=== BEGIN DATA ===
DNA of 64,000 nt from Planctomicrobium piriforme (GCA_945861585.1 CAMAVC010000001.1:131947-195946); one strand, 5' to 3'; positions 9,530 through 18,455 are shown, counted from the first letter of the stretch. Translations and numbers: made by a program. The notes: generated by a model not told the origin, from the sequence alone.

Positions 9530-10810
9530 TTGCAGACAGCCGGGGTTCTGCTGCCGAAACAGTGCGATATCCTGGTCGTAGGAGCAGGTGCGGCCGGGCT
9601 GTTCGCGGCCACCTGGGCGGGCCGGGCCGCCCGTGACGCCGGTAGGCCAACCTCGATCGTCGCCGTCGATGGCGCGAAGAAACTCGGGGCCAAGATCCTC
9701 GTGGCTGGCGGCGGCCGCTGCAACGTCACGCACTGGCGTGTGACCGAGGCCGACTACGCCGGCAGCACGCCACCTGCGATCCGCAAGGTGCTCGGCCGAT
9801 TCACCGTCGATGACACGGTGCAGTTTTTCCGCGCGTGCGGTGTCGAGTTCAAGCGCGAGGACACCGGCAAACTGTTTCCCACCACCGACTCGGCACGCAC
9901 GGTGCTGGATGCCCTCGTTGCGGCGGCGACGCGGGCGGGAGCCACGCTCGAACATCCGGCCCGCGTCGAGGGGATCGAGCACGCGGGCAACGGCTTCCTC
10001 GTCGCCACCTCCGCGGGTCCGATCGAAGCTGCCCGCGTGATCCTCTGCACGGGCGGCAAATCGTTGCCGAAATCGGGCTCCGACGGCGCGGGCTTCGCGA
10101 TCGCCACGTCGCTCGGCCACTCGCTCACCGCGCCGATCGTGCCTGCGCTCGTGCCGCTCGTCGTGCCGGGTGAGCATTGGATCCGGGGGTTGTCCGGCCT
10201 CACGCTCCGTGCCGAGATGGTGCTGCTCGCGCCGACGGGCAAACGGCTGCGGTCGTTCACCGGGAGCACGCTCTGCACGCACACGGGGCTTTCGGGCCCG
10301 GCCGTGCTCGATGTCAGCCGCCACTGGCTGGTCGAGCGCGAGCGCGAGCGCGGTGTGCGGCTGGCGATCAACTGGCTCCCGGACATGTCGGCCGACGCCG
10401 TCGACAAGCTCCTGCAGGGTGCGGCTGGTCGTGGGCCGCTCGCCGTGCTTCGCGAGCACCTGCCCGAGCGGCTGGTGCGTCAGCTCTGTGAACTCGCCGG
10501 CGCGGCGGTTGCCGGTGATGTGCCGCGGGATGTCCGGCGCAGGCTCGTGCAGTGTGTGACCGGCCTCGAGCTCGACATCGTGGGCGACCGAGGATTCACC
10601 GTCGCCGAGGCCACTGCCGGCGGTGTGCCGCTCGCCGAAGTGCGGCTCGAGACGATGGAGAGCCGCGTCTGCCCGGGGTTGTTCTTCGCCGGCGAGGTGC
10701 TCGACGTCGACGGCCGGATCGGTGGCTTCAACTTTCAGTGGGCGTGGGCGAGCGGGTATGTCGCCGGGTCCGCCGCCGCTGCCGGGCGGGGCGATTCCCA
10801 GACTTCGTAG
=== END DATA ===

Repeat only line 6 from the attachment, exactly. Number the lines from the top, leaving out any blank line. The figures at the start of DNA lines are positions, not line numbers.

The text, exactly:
9801 TCACCGTCGATGACACGGTGCAGTTTTTCCGCGCGTGCGGTGTCGAGTTCAAGCGCGAGGACACCGGCAAACTGTTTCCCACCACCGACTCGGCACGCAC